dp.cx blog

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Filed under linux, google, operating-system, command-line-interface, and linux-distribution

I have much of a love / hate relationship with Linux. From a philosophical standpoint, I love the idea of a free, open operating system that I can modify as I see fit. But every time I really try to use Linux, I am vastly disappointed.

Lets face it, I am a windows guy for one reason: predictability. When I sit down at a windows machine, I know what I am getting. I can get online. I know where settings are. I can make it do what I need to do, reliably. These are things I cannot say about Linux.

Linux is uncharted territory.

The user interface is strange. The command line is even stranger. It took me a long time to understand that Linux is a command line and little else. However, the most important thing to using Linux:

Google.

Without search, it is impossible for the average user to use Linux. Almost all Linux problems can be fixed with a single line of shell script, but you have to know that first. Once you know it can be fixed, a quick Google search will typically give you the solution.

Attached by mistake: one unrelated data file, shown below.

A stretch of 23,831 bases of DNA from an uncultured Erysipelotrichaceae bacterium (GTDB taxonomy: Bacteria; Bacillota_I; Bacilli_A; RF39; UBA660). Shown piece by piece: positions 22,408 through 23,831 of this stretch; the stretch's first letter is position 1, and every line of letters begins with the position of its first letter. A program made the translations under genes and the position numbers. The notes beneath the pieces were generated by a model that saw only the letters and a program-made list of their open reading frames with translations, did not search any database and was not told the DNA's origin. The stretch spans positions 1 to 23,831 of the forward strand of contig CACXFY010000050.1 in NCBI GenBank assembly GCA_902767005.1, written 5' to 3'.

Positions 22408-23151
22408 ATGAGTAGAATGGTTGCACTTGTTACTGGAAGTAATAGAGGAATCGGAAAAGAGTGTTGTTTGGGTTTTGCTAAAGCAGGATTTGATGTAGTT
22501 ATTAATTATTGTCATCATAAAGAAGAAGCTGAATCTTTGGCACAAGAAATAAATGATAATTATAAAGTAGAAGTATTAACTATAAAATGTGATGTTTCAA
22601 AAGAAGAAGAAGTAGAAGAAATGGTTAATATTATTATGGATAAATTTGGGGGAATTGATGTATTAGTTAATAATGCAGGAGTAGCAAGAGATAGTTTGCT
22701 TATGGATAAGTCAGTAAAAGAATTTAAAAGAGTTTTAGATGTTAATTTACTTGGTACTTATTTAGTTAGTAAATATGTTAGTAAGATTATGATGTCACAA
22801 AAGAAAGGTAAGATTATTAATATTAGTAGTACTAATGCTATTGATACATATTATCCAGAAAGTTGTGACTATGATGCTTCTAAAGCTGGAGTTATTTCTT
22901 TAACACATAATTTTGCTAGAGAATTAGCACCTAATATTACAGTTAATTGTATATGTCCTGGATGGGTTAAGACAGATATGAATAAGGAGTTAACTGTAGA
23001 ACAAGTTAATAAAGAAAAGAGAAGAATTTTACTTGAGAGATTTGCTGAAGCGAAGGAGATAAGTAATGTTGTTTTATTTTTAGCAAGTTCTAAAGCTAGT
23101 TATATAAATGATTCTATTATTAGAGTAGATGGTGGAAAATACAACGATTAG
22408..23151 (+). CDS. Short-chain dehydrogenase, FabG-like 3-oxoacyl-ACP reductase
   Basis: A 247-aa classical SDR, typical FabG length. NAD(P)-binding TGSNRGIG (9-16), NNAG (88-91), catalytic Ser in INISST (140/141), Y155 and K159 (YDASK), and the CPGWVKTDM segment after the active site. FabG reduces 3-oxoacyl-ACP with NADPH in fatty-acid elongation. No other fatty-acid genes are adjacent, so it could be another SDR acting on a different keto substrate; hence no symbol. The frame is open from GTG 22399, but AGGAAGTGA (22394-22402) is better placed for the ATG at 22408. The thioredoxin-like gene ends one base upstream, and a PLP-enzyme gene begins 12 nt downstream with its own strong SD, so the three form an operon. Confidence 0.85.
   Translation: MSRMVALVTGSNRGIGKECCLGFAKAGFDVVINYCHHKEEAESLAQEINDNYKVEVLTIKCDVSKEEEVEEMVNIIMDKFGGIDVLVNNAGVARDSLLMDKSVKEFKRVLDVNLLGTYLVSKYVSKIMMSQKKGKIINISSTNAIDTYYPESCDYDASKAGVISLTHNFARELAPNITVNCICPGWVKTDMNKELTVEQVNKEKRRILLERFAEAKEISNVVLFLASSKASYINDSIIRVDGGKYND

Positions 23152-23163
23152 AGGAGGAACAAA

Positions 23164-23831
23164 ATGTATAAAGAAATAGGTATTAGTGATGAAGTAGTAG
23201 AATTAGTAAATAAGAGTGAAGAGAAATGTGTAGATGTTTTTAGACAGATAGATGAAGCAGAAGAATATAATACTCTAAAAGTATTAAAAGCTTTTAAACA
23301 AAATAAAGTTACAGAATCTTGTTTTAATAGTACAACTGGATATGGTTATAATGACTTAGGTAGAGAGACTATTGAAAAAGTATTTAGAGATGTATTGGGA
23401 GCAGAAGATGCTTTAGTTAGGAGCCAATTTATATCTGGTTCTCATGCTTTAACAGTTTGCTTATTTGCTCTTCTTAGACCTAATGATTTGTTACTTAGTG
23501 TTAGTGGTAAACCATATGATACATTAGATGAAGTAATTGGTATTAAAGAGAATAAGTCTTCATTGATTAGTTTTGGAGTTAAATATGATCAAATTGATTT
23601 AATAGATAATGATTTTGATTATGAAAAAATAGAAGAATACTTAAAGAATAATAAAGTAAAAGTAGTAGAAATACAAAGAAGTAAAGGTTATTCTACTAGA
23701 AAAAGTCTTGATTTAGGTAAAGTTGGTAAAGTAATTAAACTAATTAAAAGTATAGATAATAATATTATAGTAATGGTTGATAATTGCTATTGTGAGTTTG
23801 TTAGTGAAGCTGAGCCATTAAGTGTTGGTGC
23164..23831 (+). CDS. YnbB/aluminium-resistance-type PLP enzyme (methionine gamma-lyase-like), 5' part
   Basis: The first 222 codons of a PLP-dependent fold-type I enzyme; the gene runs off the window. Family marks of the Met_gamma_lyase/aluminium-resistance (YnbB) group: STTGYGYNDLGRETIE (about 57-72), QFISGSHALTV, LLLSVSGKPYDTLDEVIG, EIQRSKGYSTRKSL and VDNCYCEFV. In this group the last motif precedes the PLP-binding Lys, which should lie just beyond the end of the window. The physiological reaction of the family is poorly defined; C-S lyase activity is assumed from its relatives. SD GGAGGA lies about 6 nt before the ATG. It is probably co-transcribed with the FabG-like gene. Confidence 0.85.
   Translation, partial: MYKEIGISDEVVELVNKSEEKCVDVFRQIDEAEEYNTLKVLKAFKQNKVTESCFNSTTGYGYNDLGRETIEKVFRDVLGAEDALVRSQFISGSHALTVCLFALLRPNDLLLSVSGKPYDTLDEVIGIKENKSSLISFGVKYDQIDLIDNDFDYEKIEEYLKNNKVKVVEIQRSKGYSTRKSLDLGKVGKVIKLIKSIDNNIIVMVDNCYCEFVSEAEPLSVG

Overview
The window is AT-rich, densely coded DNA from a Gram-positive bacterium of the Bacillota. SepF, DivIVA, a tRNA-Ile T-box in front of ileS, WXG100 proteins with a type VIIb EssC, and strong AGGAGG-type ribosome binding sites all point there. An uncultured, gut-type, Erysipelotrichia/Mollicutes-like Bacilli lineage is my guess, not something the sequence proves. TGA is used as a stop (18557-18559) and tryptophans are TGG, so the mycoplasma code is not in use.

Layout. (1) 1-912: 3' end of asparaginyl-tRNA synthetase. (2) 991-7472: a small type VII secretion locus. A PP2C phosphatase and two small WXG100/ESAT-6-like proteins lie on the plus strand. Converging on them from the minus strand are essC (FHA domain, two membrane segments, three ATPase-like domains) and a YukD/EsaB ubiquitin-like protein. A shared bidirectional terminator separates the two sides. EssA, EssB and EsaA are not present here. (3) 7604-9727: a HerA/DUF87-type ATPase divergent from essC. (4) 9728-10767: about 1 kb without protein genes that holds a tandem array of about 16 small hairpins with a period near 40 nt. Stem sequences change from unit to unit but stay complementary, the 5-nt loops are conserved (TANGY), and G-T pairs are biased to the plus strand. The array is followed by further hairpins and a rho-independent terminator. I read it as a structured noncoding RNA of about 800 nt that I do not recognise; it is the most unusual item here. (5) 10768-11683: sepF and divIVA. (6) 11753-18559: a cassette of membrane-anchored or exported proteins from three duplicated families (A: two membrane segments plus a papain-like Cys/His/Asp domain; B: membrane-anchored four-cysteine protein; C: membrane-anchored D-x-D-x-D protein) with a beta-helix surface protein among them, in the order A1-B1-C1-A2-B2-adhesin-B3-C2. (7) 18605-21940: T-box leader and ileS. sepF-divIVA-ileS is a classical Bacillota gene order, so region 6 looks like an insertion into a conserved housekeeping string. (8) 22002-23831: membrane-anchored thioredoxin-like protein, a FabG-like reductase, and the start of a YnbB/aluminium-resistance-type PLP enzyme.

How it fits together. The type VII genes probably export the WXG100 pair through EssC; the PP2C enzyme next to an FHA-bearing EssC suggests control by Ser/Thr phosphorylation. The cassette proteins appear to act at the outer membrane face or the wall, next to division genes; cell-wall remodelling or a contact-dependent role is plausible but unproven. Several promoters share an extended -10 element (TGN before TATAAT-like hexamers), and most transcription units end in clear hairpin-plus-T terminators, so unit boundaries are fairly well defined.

Being the uncharted territory that it is, the worst thing you want to encounter is a hardware problem. And the worst of those are hardware problems that involve networking. How can I find the answer to my problem when I cannot even reach Google? Yet, which problems do I encounter most? Networking problems.

Remember the old mantra for learning Linux: If you want to learn Linux, format your disk and run Linux.

But from my experience: If you want to hate Linux, format your disk and run Linux.

I am so much happier running Linux when I do not have to deal with hardware. I have been so much happier running Linux inside a VM. I was so much happier running Linux from a live disk/stick. And I bet that I would be so much happier running Linux on hardware designed for Linux.

Besides, I love Linux on my phone, even though people want to call it Android.